How Weed Became the New OxyContin

For 30 years, Dr. Libby Stuyt, a recently retired addiction psychiatrist in Pueblo, Colorado, treated patients with severe drug dependency. Typically, that meant alcohol, heroin, and methamphetamines. But about five years ago, she began to see something new.

“I started seeing people with the worst psychosis symptoms that I have ever seen,” she told me. “And the worst delusions I have ever seen.”

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International Overdose Awareness Day: 1,300 purple flags commemorate the lost

On Wednesday, Aug. 31, 1,303 purple flags were placed on the lawn of the San Diego County Administration Center to commemorate the mothers, fathers, brothers, sisters, friends and colleagues that San Diegans lost in 2021 to overdose.

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Marijuana and hallucinogen use among young adults reached all time-high in 2021

NIDA News - NIH supported study found past-month vaping levels rebound after early pandemic. Data for the 2021 survey were collected online from April 2021 through October 2021.

Key findings in the young adult group include:

  1. Marijuana and hallucinogen use among young adults reached all time-high in 2021.
    1. Past-year, past-month, and daily marijuana use (use on 20 or more occasions in the past 30 days) reached the highest levels ever recorded since these trends were first monitored in 1988.
  2. Past-month marijuana vaping, which had significantly decreased in 2020, rebounded to pre-pandemic levels in 2021.
  3. NIH-supported study also found past-month nicotine vaping levels rebound after early pandemic drop

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Highly potent weed creating marijuana addicts worldwide, study says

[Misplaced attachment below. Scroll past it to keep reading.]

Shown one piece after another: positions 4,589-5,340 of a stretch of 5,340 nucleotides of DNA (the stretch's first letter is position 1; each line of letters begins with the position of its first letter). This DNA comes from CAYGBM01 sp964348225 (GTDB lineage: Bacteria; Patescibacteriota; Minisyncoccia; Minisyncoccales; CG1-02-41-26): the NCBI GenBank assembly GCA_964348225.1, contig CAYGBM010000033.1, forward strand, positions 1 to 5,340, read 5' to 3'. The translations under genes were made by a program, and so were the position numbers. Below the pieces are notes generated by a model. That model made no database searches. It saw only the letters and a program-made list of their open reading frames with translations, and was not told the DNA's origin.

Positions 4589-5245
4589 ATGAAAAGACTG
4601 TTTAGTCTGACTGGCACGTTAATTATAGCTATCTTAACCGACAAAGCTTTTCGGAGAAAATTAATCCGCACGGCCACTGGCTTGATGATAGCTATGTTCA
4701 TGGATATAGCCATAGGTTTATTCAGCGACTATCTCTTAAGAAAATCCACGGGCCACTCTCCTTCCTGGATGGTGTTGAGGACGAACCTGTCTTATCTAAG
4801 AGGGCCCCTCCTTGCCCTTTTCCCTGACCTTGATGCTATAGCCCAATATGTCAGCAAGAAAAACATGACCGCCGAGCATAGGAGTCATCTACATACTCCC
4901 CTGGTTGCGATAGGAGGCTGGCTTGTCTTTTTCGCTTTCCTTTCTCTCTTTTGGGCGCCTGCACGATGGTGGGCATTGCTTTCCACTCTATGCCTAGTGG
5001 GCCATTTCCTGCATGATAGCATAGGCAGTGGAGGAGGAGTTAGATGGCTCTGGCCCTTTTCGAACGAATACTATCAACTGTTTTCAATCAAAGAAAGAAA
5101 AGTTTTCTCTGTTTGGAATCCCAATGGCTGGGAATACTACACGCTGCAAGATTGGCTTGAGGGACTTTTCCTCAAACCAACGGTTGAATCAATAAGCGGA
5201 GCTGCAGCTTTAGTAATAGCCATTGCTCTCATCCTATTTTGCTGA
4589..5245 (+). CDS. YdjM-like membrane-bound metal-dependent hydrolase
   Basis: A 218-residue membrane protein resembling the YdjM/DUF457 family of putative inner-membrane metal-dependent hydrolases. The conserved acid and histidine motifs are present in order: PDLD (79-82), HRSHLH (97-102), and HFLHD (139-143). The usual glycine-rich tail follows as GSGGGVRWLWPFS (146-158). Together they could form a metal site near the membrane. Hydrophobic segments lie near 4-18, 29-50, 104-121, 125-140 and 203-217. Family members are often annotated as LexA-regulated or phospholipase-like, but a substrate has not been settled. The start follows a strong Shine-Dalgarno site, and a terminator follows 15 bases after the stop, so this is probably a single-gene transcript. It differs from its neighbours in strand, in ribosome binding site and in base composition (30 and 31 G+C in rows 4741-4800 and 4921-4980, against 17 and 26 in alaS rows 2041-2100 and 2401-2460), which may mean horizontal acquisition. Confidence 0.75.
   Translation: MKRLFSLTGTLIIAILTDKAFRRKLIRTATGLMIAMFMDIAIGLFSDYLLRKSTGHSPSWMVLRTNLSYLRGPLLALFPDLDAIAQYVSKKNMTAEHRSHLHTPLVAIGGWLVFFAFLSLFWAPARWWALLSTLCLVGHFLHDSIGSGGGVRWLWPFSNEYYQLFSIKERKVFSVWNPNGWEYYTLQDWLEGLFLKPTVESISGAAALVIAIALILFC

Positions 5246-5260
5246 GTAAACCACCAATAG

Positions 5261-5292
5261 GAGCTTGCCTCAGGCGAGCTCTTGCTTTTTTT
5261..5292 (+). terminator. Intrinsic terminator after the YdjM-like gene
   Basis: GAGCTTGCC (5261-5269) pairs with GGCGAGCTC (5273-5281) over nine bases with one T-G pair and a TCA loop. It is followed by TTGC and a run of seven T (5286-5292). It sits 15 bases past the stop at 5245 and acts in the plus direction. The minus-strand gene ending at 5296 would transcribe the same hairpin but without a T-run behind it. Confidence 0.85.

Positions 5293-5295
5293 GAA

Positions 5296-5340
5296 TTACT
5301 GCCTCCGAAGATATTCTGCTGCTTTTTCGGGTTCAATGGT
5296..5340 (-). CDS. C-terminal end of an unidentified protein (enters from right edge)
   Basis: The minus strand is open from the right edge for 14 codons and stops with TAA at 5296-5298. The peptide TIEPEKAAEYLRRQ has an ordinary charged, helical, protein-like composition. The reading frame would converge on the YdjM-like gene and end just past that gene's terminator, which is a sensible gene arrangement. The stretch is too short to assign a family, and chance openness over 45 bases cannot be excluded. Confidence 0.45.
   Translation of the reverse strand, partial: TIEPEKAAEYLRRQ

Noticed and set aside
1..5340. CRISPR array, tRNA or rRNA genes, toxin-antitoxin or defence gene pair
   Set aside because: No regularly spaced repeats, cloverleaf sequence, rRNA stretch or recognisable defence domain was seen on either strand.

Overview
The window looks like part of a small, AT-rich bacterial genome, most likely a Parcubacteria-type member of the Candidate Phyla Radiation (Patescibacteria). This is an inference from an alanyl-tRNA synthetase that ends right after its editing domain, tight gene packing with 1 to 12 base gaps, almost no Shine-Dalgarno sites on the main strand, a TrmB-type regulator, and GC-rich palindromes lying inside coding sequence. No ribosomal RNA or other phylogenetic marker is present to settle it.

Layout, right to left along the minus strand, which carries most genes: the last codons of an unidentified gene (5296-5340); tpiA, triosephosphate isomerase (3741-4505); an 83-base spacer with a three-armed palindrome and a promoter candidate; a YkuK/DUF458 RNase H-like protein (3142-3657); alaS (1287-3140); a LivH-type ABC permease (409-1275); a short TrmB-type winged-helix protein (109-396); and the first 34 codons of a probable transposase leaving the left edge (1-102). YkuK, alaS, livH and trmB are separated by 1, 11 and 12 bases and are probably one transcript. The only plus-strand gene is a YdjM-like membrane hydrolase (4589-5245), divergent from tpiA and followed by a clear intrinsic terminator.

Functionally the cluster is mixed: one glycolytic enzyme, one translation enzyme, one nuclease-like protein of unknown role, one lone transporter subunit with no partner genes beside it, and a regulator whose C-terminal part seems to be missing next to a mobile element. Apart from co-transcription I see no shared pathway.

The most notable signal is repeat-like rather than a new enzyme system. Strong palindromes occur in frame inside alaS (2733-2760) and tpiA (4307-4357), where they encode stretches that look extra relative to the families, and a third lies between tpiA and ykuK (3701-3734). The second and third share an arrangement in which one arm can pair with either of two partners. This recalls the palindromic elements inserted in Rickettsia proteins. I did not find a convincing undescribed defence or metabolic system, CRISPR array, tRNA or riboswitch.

Higher concentrations of tetrahydrocannabinol or THC -- the part of the marijuana plant that makes you high -- are causing more people to become addicted in many parts of the world, a new review of studies found.

Compared with people who use lower-potency products (typically 5 to 10 milligrams per gram of THC), those who use higher-potency cannabis are more likely to experience addiction and mental health outcomes, according to the study published Monday in the journal Lancet Psychiatry.

Cannabis Regulations Inadequate Given Rising Health Risks of High-Potency Products

A new USC Schaeffer Center white paper shows how state-level cannabis regulations have weak public health parameters compared to other countries, leaving consumers vulnerable. Federal legalization is an opportunity to implement regulations that better protect consumers and promote reasonable use. Regulations policymakers should consider include placing caps on the amount of the main intoxicant (THC) allowed in products sold in the marketplace and placing purchase limits on popular high-potency cannabis products, like edibles and vape cartridges, as has been done in other legalized jurisdictions abroad.  

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